This week brings the release of an important new book on early care and education. False Starts: The Segregated Lives of Preschoolers comes from Dartmouth sociology professor Dr. Casey Stockstill. Stockstill embedded herself in two preschools in Madison, Wis.: a Head Start program where 95% of the children were children of color and all came from low-income backgrounds, and a private preschool in an affluent area where 95% of the children were white. With crisp storytelling and keen analysis, Stockstill (a former Head Start aide herself) draws out the myriad ways segregation shows up in early childhood education settings — and how, in turn, that segregation informs the policy landscape.
The brilliance of Stockstill’s work is in how she brings readers down from the abstract to nitty-gritty reality: How do concentrations of poverty or privilege influence the minutiae of early childhood settings, ranging from how much of the daily routine is completed to how children are allowed to interact with objects brought from home? What societal and institutional expectations are being implicitly and explicitly taught? What does this mean for the experience of teachers? And, what does understanding the implementation level suggest about our policy conversations?
Whether you are a child care veteran or new to the issue, you’ll walk away from False Starts buzzing with thoughts. I had so many I decided to schedule an interview with Stockstill to go deeper.
The transcript has been lightly edited for clarity.
Elliot Haspel:One of the fundamental points you make is that there are several different ways of thinking about preschool, and two of the dominant ones are ‘compensatory’ versus ‘supplemental.’ Can you talk a little bit about that distinction, and how you saw it underlying different characteristics in the two programs you observed?
Casey Stockstill: I think you see preschool as compensatory all over Head Start. I think that’s maybe a controversial claim these days, because I’ve seen a shift. In the sixties, definitely, Head Start was supposed to be a compensatory program to make up for these quote-unquote “shortcomings” of poor families. But the discourse has shifted and I think Head Start describes itself as a whole-child, whole-family approach. They talk about wraparound supports. They don’t want to have a deficit framing, that’s not the intention.
Yet for me, when I was in the classroom with teachers, that is some of the [deficit] language they were using. And I mean, honestly, I’m like, how do you say something is missing without applying a deficit? I heard expressions like, ‘Oh, we gotta take the kids outside because some of their parents might not take them outside.’ ‘They might not be able to brush their kids’ teeth at home.’ ‘We can’t do show and tell. The parents are really busy and don’t always have toys for their kids.’ It’s interesting because some of it is reflecting real scarcity and real gaps. But some of it is not.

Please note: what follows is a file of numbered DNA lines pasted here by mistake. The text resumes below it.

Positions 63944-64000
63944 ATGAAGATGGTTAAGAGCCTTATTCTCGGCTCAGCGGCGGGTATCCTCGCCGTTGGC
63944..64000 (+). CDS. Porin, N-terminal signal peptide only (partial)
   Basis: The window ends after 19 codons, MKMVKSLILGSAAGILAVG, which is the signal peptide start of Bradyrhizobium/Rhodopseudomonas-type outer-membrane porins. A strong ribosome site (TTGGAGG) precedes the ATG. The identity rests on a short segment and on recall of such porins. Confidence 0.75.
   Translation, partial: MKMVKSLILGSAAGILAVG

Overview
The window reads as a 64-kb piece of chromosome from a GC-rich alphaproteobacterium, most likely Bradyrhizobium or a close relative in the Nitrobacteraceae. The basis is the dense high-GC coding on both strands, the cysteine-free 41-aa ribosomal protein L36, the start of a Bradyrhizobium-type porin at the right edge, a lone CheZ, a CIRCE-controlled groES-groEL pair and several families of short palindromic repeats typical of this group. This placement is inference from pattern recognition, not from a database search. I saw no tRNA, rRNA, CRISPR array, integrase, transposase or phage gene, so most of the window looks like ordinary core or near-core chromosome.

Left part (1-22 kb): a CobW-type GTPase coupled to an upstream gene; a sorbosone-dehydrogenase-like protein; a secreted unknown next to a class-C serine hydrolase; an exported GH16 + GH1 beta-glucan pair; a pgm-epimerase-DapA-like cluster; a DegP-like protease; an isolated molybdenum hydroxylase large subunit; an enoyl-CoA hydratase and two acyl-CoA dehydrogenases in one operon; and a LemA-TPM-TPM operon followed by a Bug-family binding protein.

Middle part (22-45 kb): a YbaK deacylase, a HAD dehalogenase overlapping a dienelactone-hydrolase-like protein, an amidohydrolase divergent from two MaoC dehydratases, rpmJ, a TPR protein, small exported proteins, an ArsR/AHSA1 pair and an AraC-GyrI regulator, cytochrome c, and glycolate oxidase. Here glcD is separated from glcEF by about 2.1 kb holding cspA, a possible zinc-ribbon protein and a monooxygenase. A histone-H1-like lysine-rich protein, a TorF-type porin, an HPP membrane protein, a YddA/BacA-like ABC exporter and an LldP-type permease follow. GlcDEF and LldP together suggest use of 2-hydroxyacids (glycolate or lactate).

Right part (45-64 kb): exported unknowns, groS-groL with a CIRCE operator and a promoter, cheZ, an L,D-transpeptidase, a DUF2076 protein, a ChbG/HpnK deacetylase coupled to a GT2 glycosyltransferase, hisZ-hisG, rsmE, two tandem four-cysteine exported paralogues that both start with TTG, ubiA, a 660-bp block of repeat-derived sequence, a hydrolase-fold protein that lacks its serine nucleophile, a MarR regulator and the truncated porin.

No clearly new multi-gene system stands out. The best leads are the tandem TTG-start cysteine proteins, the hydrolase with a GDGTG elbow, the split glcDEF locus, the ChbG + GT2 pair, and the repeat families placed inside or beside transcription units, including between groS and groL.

What was interesting to me is this framework of Head Start’s going to compensate for challenges at home. It makes a lot of the classroom rules go to the least advantaged kid.
And then I’d say, preschool as a supplement – – that’s more coming from my analysis. It’s something I want us to consider in the way we talk about preschool. I hear it in mom groups, honestly the thinking being ‘I have many options for the kind of child care I could have, or maybe I could even be a stay-at-home parent, should I send my kid to preschool?’ And the thinking is like, ‘Yeah, it’s a positive social experience that will add on to the great stuff you’re probably doing at home.’
Haspel: That makes sense. I’ve always remembered the LBJ quote in announcing Head Start about how it was going to “rescue these children from the poverty which otherwise could pursue them all their lives.” Even though we’ve tried to move away from that, it’s still in there from the very beginning. One of the impacts of segregated classrooms you write about is that they aren’t neatly captured in the observational checkboxes that are used to rate the quality of classrooms. As you know, there’s been a debate in recent years around how we think about quality in ECE settings and how we think about Quality Rating & Improvement Systems (QRIS). So given that, what do you think your research suggests for the future of quality?